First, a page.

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For example, say you miss a train and therefore meet the love of your life, would this be considered an example of chaos theory?

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closed as unclear what you're asking by Kyle Kanos, StephenG, Bill N, Chris, Mitchell Jan 27 '18 at 4:58

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  • $\begingroup$ I'm voting to close this question as off-topic because it's not a physics question. It's about general life circumstances. $\endgroup$ – Bill N Jan 25 '18 at 20:02
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"Chaos theory" is sometimes (and quite incorrectly) used as a shorthand for sensitive dependence on initial conditions. That is, in many dynamical systems a slight change in initial state leads to very large differences in long-term trajectories not just for a few special points but for most or all initial states.

Properly speaking, the study of chaos is part of the subject of dynamical systems theory, which is sometimes called chaos theory (but there are many dynamical systems phenomena that are not chaotic).

Real life is full of sensitive dependency on initial conditions (e.g. weather), but also the opposite (e.g. the statistical mechanics behavior of gases). The actual interplay is complex but it is not unreasonable to say that there are enough chaos to describe everyday life as having sensitive dependency. Just note that this does not mean that "anything can happen", just that there is enough nonlinearity (and noise) to make any long-term prediction merely statistical.

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  • $\begingroup$ So it could be considered as chaos but not definitively? $\endgroup$ – A.Darwish Jan 15 '18 at 18:37
  • $\begingroup$ In some systems you have natural branching points, for example a charged particle getting deflected left or right by a stationary line charge. There is no chaos there: nearby starting states will end up close to each other except along a zero width dividing line. But it does not take much to make it properly chaotic: just add a few more line charges that allow further bounces among them, and now most trajectories through the bundle become chaotic. Since life has plenty of choices that have lasting effects, it is likely chaotic. $\endgroup$ – Anders Sandberg Jan 15 '18 at 19:06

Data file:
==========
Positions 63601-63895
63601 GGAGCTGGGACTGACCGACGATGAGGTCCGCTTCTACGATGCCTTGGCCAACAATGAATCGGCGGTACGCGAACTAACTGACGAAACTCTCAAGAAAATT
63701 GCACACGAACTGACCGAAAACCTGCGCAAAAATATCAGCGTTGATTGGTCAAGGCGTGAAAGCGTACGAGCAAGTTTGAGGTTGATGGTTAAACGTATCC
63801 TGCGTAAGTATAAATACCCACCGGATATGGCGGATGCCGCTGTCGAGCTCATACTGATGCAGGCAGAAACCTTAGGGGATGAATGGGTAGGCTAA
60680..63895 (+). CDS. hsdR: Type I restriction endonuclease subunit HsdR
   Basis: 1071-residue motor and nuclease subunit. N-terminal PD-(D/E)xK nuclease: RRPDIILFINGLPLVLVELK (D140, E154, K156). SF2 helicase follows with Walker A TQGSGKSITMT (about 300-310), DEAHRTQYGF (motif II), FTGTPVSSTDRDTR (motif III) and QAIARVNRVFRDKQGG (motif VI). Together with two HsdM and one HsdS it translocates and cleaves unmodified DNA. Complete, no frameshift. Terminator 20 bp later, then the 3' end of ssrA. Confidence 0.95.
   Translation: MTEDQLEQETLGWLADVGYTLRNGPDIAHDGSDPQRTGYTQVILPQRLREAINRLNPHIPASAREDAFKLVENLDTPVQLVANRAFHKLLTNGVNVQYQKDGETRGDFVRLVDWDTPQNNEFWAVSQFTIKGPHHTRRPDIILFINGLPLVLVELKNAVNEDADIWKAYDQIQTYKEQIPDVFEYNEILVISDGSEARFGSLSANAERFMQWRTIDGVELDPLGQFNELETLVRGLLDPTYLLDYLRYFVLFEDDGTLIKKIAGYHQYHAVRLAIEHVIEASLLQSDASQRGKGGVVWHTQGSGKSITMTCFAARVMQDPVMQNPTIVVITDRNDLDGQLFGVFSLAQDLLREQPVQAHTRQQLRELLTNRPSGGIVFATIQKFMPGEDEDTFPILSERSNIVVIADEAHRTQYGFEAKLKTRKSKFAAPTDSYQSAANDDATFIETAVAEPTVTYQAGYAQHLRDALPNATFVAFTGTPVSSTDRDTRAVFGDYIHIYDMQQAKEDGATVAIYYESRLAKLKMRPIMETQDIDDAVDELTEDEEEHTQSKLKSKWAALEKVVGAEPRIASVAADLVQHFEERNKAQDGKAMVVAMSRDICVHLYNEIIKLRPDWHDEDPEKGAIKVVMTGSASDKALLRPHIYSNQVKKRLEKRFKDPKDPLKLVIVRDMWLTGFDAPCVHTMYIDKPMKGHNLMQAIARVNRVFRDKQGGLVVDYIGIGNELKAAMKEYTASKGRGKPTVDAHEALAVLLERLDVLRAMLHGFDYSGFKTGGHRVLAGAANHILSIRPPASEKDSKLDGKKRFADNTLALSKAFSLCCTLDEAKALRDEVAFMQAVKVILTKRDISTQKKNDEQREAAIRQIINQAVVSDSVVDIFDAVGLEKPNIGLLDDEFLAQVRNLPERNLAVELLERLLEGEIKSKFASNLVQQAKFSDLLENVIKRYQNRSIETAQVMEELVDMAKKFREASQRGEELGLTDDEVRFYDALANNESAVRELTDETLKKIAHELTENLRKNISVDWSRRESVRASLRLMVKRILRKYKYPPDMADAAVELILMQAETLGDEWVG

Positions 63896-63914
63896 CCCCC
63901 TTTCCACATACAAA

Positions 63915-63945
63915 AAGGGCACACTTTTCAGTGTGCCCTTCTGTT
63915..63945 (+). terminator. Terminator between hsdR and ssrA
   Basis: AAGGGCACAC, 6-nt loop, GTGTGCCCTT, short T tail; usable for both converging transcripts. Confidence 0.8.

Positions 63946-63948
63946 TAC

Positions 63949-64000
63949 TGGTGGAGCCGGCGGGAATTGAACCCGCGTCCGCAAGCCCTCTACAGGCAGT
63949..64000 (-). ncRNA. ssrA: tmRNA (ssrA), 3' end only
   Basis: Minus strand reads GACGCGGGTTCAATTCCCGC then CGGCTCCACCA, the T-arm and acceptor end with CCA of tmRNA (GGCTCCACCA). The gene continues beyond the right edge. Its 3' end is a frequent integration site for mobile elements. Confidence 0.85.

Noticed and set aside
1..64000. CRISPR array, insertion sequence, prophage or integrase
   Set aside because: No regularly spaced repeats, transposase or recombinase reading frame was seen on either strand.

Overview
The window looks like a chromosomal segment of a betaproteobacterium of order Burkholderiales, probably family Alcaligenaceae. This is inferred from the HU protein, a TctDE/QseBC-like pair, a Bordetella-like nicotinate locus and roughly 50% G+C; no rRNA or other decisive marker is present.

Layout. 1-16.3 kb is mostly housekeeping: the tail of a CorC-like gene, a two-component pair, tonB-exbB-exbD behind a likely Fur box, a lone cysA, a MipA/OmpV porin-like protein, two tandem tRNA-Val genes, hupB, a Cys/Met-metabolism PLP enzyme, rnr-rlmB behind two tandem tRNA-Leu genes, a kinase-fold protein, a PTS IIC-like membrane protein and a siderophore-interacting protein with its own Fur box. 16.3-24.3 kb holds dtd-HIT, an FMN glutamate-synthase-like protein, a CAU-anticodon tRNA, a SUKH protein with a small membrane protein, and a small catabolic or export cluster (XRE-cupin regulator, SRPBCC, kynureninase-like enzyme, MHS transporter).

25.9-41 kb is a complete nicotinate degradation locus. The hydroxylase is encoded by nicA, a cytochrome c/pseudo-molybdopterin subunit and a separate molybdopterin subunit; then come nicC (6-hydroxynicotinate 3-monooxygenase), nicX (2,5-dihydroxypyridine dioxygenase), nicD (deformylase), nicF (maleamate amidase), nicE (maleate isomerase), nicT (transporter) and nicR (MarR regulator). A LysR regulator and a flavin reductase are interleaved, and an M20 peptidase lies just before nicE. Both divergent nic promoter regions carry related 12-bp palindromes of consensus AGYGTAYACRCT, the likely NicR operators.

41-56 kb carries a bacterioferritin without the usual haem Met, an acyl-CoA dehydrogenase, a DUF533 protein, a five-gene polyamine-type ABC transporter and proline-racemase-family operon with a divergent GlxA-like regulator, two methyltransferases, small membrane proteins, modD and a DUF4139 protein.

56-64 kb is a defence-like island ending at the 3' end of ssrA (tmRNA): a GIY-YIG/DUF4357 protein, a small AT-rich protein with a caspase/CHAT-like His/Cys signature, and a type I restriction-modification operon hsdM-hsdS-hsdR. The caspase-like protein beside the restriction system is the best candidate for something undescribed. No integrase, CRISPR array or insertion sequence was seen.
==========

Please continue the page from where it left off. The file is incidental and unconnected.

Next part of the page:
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No. Life is way more complicated than chaos.

The striking point made by chaos theory is that even seemingly simple systems of a few variables, such as the double pendulum, can be unforeseeable in practice.

While complicated systems exhibiting complicated and hard to predict behavior is not surprising, we can ask whether underneath the apparent confusion there's a hidden order $-$ as when a single, simple square law turned out able to describe the complicated motion of the planets.

But the solar system is also chaotic: even though we understand how the planets and moons move, there's a limit to our prediction power. And our weather is even more of a challenge.

So how does that translate to a human life? Certainly way harder to predict. The same way that turbulence and our atmosphere are probably much more complex than being "simply" chaotic, predicting the future of an individual sentient being, in contact with a complex physical environment containing billions of others, is beyond our capabilities to a degree that's hard to express.

So, is the unpredictability of life an example of chaos theory at work? No, chaos is just one small piece of it.

This small piece has been the subject of some research, though, as can be gleamed from the contents of these books: Chaos Theory in the Social Sciences: Foundations and Applications, edited by L. Douglas Kiel, Euel W. Elliott, Chaos, Catastrophe, and Human Affairs, by Stephen J. Guastello, and Chaos Theory in Psychology and the Life Sciences, edited by Robin Robertson, Allan Combs.

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  • $\begingroup$ So does that mean that chaotic systems can be predicted but are just extremely difficult to predict due to small changes in the starting conditions where life cannot be predicted at all? $\endgroup$ – A.Darwish Jan 15 '18 at 19:10
  • $\begingroup$ Something like that. A system that doesn't include any noise and has chaos is predictable: but predicting it arbitrarily in the future requires knowing its initial state with arbitrary precision - that's why I say "unforeseeable in practice". With life, you have a mind-boggling number of systems and subsystems, which far from being fully understood. Now, whether life is even in principle predictable or not, that's in the end a philosophical question. Even in pure physics we don't know if there is "real" (rather than effective or apparent) randomness in the universe. $\endgroup$ – stafusa Jan 15 '18 at 19:15
  • $\begingroup$ So we dont have adequate understanding of life to predict outcomes so therefore cannot tell if it is chaotic? $\endgroup$ – A.Darwish Jan 15 '18 at 19:18
  • $\begingroup$ We definitely don't know enough about life, but it got a chaotic component almost for sure: in order for a system to be integrable (the opposite of chaotic) it has to be quite special, symmetric $-$ disturb its description even a bit, and most likely it'll be chaotic. $\endgroup$ – stafusa Jan 15 '18 at 19:22

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